Cloud cost management is one of the top priorities of tech companies today.
There’s no doubt that cloud computing has enabled the enormous growth and success of the tech industry. Without its transformative flexibility, scalability, and wide array of services, businesses would not be able to create technology nearly as fast or as high quality as we see in today’s day and age.
But there is a downside to all this — and that’s the cloud bill.
There’s no denying the cloud is a complicated beast — and as a result calculating, managing, and adjusting infrastructure for cost efficiency can be a tremendous burden.
Luckily, we’re providing tips and tricks to get your cloud cost management strategy started.
Analyze your usage and eliminate waste
A surprising number of businesses have no idea what they are using in the cloud. This means they potentially have idle or unused resources that they are paying for, but not using (otherwise known as cloud waste). This usually occurs when you have instances purchased on-demand for non-production purposes such as QA, development, staging, testing, and others.
It’s important for all engineers working in the cloud to know what their applications are using and continuously identify and shut down any resources that are no longer in use. There are many tools native to the cloud that offer visibility into your cloud usage and potential spend. For example, AWS offers Cloudwatch while Azure created Azure Monitor.
Take advantage of cost efficient pricing models
In addition to idle resources, many organizations are not optimizing their savings coverage. For example, AWS offers Spot Instances, Reserved Instances, and Savings Plans that are 70-90% less expensive than their traditional On-Demand Instances. While they come at the cost of flexibility, for many workloads, these pricing models can work just fine if you’re willing to spend some time calculating your future usage. If that’s not your style, you can still take advantage of Reserved Instances with Commitment Manager, which automates the buying and selling of RIs according to your real-time usage.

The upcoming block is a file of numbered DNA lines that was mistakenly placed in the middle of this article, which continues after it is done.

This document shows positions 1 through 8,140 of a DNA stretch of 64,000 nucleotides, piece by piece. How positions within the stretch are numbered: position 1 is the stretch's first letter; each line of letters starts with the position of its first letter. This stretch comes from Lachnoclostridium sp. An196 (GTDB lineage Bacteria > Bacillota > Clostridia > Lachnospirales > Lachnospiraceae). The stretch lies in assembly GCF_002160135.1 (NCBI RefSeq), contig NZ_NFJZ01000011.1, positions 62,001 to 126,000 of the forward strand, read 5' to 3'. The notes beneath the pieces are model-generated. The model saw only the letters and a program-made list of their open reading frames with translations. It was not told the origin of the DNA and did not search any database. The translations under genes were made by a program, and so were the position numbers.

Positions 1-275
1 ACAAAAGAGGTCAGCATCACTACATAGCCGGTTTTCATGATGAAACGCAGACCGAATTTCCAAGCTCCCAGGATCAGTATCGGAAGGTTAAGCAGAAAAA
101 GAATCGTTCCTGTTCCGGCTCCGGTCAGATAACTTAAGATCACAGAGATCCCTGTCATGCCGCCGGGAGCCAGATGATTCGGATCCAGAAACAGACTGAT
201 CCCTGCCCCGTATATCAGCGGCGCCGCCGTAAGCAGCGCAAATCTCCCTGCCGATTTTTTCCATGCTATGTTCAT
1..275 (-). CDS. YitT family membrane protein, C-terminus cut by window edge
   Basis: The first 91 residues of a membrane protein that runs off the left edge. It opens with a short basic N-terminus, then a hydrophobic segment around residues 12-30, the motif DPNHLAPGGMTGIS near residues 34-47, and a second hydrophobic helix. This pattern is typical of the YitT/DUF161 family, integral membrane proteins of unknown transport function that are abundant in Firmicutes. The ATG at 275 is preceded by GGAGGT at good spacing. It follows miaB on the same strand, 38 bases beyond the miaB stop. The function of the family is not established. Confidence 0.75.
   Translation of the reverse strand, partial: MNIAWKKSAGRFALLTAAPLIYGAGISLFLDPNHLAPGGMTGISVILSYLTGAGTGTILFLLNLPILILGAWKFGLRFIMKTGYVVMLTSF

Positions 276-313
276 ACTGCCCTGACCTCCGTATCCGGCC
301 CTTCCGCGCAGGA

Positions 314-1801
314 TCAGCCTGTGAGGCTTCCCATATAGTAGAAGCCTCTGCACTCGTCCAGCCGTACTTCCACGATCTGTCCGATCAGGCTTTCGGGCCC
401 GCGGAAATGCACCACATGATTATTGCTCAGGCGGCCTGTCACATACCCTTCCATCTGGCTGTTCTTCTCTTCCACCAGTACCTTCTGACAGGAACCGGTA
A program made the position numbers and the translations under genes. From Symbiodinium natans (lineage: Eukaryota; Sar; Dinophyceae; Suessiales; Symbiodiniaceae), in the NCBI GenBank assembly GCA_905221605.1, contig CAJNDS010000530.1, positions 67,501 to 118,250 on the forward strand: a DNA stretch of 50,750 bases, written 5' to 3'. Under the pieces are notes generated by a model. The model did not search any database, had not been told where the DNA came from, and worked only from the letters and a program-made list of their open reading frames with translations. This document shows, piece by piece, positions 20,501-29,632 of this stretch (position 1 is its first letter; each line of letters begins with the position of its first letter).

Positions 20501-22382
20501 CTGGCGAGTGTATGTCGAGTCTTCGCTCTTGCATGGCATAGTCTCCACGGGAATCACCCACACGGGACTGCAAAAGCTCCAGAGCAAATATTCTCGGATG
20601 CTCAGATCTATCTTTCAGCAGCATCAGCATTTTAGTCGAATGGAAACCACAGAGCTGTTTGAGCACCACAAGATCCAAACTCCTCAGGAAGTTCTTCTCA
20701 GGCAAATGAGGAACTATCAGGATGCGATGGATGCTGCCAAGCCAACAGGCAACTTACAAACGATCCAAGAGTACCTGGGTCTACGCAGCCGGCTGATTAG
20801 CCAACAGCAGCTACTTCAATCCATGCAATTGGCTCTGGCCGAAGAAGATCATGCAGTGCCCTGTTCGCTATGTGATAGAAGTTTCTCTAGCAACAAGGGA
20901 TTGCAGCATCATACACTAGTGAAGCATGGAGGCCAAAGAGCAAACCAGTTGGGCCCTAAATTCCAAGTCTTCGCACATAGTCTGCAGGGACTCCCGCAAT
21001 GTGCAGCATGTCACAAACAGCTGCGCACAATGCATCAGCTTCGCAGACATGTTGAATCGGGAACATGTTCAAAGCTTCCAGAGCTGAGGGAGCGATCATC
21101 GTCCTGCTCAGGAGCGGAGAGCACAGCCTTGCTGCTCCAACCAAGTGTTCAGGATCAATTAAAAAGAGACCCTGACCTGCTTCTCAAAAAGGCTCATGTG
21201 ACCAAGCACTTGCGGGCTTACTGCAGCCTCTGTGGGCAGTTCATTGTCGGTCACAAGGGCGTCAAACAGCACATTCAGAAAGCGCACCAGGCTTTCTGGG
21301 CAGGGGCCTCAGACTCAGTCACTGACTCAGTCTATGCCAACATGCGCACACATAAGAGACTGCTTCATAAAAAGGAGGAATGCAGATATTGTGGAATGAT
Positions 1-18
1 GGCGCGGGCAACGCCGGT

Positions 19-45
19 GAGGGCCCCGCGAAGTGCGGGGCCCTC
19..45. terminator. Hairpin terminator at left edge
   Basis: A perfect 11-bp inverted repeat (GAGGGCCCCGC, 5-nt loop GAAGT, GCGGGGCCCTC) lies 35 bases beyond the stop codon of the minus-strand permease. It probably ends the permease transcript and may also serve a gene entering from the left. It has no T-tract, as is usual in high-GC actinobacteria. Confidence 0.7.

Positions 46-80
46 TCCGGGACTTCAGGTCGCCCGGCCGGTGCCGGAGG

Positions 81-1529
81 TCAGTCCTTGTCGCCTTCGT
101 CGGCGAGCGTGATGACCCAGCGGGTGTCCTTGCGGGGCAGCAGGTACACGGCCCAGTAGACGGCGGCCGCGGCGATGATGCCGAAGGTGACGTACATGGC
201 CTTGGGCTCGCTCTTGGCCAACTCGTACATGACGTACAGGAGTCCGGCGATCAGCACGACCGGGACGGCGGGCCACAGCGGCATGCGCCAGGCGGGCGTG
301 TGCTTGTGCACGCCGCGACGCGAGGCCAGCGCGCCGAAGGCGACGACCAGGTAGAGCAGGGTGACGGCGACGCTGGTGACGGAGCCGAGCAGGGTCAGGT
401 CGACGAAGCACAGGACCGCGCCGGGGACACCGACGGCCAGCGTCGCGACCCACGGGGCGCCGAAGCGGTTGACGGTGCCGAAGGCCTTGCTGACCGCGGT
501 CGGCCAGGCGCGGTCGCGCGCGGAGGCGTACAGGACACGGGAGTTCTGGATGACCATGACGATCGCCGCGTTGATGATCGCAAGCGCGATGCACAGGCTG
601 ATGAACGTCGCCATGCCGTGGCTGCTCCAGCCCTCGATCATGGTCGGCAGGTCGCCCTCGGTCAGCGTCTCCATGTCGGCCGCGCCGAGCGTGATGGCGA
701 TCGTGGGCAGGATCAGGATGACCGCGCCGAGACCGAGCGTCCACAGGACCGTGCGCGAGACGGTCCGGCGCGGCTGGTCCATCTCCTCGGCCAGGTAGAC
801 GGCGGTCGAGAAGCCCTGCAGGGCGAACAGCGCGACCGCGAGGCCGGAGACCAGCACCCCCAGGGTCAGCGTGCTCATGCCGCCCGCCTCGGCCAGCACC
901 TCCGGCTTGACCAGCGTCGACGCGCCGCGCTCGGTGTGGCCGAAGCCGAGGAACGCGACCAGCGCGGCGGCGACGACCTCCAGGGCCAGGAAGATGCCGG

Make sure your instances are right sized
Not all EC2 Instances are created equal. And if your instances are not optimized for the performance and capacity needs of your current workloads, you may be missing many opportunities to save. So how can you right size your instances? It’s important to analyze and measure your CPU and memory for an extended period of time in order to get a benchmark for their needs. Then, find instances that have more capacity allocated than they actually need or are not being used to their full potential. And finally, pair your workloads with a family type that fits its CPU, memory, and network usage at its peak.
Reduce the temptation to over-provision
We get it–predicting your application needs far in advance is no easy feat. Your cloud usage is incredibly dynamic and can change with each new customer or new feature being released. That’s why you tend to provision more storage and CPU capacity than you’re using to accommodate future scale. But did you know that this can drive up cloud costs unnecessarily? Instead of overprovisioning, try automation. By implementing a tool that automates cloud cloud provisioning as you scale, you’ll eliminate any need to overprovision resources.
Tag your assets
As we’ve mentioned before, it’s important that your engineers are aware of what resources they’re spinning up in the cloud–and tagging is a good way to make it happen. These metadata labels can be attributed to particular applications, teams, individuals, etc. to ensure full ownership and responsibility for managing and maintaining workloads in your cloud environment.
Put a governance/FinOps practice in place
Now that we’re on the subject of responsibility, it’s a good time to talk about long-term solutions like governance and FinOps. Implementing governance and/or FinOps will enable your organization to get organized and proactive about cloud cost management, responsibility, and strategy. And without a strategy in place, your organization may find themselves putting out fires rather than having a formal way of building a cost efficient cloud. If you’re just getting started, check out these tips and best practices for starting your FinOps journey.
Cloud cost management is easier said than done. But if you implement the proper procedures, technologies, and best practices, it can help save your organization millions — maybe even billions. And if that’s not enough — it can make you a crucial asset to your company.